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The feasts of the Mosaic Law (Leviticus 23), were also known as yearly sabbaths because God’s children were not to do any work on these holidays. These laws were given in addition to the weekly seventh day Sabbath of God’s Moral law –Ten Commandments (Leviticus 23:37-38; Exodus 20:8-11). The main significance of these yearly feast was in foreshadowing, or pointing to, the cross and they ended at the cross.
After the crucifixion, it was no longer necessary for the children of God to engage in these ceremonies (Galatians 2:16). “Having wiped out the handwriting of requirements that was against us, which was contrary to us. And He has taken it out of the way, having nailed it to the cross. Having disarmed principalities and powers, He made a public spectacle of them, triumphing over them in it. So let no one judge you in food or in drink, or regarding a festival or a new moon or sabbaths, which are a shadow of things to come, but the substance is of Christ” (Colossians 2:14-17).
At first, this distinction between Christianity and Judaism was not too well understood. Many Jewish converts believed that Christianity was simply Judaism to which had been added belief in Jesus as the Messiah, but they did not have a clear perception of which of their feasts actually had been fulfilled by Messiah. They maintained that the Gentiles should be circumcised and keep the Jewish ceremonial system in addition to their acceptance of Jesus Christ.
The Jerusalem Council was requested to settle this matter (Acts 15). The council judged against the claims of those that pushed the Mosaic law on the Gentiles and for the health laws regarding meats, idols, and fornication. But not all seemed willing to accept the decisions of the council. So, Paul spoke to the Galatians and Ephesians teaching that the system of Judaism was now obsolete: “having abolished in His flesh the enmity, that is, the law of commandments contained in ordinances, so as to create in Himself one new man from the two, thus making peace” (Ephesians 2:15). The ceremonial law of Moses was abolished. The ceremonial law which pointed to Christ naturally came to an end when Christ fulfilled its types. And Jewish civil law had already largely passed away with the passing of the nation’s sovereignty.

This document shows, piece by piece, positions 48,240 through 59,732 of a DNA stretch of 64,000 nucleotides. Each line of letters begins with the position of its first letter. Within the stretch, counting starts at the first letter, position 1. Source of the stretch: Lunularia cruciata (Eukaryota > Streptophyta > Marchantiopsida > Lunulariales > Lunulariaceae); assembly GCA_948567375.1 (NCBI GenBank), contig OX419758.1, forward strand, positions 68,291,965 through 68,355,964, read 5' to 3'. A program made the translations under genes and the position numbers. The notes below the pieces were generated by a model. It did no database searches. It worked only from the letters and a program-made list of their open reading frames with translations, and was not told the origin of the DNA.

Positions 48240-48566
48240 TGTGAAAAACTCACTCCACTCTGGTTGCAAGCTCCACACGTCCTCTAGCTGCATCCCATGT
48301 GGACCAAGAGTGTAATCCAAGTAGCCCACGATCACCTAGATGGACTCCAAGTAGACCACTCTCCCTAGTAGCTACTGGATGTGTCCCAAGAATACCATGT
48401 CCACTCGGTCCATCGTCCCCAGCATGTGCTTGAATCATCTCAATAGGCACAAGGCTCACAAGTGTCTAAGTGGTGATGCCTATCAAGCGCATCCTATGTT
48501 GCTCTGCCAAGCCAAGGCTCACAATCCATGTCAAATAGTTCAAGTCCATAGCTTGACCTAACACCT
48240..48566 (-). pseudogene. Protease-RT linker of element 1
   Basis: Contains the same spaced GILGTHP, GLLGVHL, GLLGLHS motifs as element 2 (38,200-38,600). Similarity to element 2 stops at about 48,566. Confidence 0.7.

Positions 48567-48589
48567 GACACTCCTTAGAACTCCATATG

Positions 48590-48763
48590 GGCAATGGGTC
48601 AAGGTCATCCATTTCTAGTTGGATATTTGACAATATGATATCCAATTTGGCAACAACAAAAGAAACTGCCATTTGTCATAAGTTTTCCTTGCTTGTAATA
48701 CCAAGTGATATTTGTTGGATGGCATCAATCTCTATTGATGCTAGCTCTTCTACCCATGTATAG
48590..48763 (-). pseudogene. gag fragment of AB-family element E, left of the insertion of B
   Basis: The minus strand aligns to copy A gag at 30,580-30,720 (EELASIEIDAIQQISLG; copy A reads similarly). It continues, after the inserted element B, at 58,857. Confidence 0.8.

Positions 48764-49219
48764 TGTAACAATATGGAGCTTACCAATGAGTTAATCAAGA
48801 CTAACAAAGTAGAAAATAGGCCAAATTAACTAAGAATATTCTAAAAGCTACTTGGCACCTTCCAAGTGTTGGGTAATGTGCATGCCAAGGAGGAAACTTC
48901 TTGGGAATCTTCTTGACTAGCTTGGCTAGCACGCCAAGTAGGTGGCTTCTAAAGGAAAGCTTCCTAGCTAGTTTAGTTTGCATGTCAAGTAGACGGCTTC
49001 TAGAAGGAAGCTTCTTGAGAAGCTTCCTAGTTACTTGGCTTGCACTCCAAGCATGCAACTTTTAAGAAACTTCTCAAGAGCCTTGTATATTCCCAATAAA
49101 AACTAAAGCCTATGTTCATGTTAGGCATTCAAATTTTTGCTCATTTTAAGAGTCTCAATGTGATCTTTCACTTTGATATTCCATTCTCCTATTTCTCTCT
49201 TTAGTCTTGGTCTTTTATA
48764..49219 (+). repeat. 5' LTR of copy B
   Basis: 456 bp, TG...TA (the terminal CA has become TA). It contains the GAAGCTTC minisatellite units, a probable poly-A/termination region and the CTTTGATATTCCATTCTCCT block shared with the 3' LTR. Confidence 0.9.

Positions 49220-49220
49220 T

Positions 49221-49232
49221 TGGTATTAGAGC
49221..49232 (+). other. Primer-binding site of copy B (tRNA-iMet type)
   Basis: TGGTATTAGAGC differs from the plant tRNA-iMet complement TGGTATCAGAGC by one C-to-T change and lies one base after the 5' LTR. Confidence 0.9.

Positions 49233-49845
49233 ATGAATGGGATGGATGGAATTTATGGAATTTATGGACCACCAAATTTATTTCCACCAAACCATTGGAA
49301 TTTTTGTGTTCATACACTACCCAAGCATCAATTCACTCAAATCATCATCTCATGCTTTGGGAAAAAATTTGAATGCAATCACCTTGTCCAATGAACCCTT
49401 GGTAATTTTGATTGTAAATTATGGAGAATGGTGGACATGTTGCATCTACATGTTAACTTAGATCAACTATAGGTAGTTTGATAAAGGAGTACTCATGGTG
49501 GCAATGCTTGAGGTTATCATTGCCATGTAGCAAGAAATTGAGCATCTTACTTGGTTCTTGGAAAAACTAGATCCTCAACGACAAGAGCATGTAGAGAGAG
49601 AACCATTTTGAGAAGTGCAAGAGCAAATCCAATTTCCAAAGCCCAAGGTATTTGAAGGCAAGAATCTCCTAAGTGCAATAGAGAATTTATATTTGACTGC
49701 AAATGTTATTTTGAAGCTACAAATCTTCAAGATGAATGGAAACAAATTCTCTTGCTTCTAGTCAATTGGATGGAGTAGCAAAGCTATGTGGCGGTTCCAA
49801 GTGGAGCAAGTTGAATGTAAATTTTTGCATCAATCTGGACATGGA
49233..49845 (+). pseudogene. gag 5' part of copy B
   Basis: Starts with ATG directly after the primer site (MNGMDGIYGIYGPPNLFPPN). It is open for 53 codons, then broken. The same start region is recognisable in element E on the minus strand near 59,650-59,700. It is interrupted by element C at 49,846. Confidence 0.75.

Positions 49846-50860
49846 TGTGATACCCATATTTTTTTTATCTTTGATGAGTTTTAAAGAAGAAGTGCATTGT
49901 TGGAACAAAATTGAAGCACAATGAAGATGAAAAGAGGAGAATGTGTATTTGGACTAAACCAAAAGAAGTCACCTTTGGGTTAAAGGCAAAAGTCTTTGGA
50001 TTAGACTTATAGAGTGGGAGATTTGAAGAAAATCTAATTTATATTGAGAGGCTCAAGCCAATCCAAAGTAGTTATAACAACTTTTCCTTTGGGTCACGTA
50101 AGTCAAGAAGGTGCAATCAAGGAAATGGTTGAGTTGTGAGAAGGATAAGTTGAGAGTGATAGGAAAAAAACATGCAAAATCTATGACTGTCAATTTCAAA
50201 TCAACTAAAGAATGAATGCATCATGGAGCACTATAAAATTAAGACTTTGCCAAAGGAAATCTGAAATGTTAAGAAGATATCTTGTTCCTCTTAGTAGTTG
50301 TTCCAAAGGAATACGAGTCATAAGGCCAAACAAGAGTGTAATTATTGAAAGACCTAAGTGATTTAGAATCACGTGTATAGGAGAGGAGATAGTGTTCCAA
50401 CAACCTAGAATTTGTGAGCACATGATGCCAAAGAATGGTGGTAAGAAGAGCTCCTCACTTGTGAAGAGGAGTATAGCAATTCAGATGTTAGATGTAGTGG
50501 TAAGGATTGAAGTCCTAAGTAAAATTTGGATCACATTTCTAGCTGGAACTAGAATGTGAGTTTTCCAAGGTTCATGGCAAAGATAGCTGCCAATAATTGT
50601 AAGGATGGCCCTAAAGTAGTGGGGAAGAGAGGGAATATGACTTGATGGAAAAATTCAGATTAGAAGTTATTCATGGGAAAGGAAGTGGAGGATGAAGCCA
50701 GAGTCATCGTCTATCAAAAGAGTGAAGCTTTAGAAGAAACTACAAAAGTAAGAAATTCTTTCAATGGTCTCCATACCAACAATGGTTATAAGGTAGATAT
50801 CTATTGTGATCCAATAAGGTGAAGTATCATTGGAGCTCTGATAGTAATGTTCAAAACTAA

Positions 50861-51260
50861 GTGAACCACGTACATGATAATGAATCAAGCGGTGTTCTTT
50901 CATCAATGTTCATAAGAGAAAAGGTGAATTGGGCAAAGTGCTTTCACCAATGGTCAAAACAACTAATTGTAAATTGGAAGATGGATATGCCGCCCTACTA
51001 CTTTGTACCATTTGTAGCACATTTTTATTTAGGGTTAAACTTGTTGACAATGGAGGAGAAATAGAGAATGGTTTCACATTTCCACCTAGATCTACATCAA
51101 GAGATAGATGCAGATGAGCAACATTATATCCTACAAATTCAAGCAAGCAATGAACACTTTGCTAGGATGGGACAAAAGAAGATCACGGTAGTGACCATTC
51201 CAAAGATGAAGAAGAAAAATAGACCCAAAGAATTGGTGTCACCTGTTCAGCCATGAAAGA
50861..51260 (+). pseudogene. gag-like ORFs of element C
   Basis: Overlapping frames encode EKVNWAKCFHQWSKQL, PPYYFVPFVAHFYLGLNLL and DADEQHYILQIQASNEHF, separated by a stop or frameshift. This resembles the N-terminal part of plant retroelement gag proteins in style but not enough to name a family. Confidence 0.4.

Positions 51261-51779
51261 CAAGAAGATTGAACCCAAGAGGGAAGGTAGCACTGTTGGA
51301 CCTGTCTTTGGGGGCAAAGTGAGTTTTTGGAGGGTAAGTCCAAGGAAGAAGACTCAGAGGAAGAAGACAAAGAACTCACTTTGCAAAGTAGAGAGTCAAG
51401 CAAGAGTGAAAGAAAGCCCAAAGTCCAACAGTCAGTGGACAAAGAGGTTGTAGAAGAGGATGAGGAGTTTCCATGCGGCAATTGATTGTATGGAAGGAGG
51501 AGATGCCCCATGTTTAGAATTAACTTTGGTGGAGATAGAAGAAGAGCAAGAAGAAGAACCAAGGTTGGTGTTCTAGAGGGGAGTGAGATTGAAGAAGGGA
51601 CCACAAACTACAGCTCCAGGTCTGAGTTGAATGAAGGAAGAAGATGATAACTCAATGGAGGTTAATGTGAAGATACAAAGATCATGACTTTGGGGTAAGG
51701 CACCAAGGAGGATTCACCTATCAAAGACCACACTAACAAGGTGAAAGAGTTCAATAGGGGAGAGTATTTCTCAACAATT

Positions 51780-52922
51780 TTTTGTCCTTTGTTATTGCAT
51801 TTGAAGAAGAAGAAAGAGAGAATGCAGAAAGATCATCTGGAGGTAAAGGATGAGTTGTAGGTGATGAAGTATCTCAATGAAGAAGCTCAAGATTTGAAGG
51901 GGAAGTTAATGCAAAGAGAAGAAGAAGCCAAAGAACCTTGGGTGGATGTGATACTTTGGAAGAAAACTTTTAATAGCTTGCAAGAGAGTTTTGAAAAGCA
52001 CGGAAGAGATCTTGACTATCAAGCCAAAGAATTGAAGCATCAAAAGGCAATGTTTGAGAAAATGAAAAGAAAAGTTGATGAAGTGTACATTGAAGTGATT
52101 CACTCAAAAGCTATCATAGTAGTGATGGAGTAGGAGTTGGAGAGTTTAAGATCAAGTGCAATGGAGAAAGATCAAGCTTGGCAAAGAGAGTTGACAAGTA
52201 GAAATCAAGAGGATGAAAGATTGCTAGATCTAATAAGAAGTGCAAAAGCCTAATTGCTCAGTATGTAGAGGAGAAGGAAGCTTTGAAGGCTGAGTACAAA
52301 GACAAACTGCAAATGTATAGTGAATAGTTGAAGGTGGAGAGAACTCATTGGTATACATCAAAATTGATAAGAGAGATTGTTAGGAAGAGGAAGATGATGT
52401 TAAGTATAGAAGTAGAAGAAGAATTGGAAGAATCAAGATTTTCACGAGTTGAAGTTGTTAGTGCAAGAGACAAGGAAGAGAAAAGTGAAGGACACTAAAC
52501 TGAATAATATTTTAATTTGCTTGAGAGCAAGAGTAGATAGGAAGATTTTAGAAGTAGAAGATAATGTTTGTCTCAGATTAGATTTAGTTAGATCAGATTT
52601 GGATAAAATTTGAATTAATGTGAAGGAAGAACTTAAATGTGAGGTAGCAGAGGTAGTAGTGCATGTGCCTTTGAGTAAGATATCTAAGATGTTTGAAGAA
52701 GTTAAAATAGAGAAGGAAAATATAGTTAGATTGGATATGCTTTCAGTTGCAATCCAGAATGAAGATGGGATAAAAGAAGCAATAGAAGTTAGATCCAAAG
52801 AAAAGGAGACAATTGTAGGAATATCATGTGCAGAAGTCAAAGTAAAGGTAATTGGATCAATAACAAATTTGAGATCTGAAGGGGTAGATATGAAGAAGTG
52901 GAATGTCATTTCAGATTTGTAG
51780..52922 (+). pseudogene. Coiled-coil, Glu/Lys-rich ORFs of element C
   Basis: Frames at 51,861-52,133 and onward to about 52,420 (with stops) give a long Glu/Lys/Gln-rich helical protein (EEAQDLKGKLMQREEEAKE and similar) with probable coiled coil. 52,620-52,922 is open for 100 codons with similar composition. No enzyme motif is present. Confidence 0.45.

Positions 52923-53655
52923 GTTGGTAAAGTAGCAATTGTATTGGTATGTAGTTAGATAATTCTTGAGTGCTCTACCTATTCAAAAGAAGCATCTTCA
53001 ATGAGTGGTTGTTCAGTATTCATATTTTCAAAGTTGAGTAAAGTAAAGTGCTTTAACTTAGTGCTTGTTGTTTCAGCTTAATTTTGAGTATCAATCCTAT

Unlike these feasts, the seventh-day Sabbath was instituted before Adam’s sin, and therefore could foreshadow nothing about deliverance from sin, therefore, it remains. The moral law of God is as eternal as God Himself and can never be abolished (Luke 16:17). Paul made this clear “Do we then make void the law through faith? Certainly not! On the contrary, we establish the law” (Romans 3:31).
In His service,